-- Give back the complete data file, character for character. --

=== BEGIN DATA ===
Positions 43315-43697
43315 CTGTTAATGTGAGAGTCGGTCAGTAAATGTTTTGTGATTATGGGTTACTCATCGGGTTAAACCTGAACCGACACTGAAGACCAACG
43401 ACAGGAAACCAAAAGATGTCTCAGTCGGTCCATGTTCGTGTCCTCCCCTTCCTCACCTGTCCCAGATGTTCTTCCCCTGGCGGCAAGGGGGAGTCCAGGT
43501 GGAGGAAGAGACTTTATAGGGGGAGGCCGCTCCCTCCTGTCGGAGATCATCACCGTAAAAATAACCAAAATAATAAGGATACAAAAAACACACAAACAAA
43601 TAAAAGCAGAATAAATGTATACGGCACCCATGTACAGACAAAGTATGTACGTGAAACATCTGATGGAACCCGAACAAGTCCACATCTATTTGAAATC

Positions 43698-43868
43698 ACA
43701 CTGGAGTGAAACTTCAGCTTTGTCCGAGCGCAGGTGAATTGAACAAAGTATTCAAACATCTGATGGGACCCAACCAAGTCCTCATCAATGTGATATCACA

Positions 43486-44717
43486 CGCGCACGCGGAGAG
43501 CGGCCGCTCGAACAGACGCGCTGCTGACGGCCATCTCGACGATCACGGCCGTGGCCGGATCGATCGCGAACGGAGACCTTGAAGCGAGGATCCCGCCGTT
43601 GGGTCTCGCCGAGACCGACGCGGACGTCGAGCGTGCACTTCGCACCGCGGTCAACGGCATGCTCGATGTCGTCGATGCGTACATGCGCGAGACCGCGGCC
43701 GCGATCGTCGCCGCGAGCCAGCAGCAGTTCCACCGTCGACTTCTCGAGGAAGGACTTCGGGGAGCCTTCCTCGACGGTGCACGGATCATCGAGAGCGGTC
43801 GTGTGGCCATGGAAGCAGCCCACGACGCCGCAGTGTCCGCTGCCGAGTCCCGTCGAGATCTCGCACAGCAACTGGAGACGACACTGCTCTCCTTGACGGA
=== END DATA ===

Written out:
Positions 43315-43697
43315 CTGTTAATGTGAGAGTCGGTCAGTAAATGTTTTGTGATTATGGGTTACTCATCGGGTTAAACCTGAACCGACACTGAAGACCAACG
43401 ACAGGAAACCAAAAGATGTCTCAGTCGGTCCATGTTCGTGTCCTCCCCTTCCTCACCTGTCCCAGATGTTCTTCCCCTGGCGGCAAGGGGGAGTCCAGGT
43501 GGAGGAAGAGACTTTATAGGGGGAGGCCGCTCCCTCCTGTCGGAGATCATCACCGTAAAAATAACCAAAATAATAAGGATACAAAAAACACACAAACAAA
43601 TAAAAGCAGAATAAATGTATACGGCACCCATGTACAGACAAAGTATGTACGTGAAACATCTGATGGAACCCGAACAAGTCCACATCTATTTGAAATC

Positions 43698-43868
43698 ACA
43701 CTGGAGTGAAACTTCAGCTTTGTCCGAGCGCAGGTGAATTGAACAAAGTATTCAAACATCTGATGGGACCCAACCAAGTCCTCATCAATGTGATATCACA

Positions 43486-44717
43486 CGCGCACGCGGAGAG
43501 CGGCCGCTCGAACAGACGCGCTGCTGACGGCCATCTCGACGATCACGGCCGTGGCCGGATCGATCGCGAACGGAGACCTTGAAGCGAGGATCCCGCCGTT
43601 GGGTCTCGCCGAGACCGACGCGGACGTCGAGCGTGCACTTCGCACCGCGGTCAACGGCATGCTCGATGTCGTCGATGCGTACATGCGCGAGACCGCGGCC
43701 GCGATCGTCGCCGCGAGCCAGCAGCAGTTCCACCGTCGACTTCTCGAGGAAGGACTTCGGGGAGCCTTCCTCGACGGTGCACGGATCATCGAGAGCGGTC
43801 GTGTGGCCATGGAAGCAGCCCACGACGCCGCAGTGTCCGCTGCCGAGTCCCGTCGAGATCTCGCACAGCAACTGGAGACGACACTGCTCTCCTTGACGGA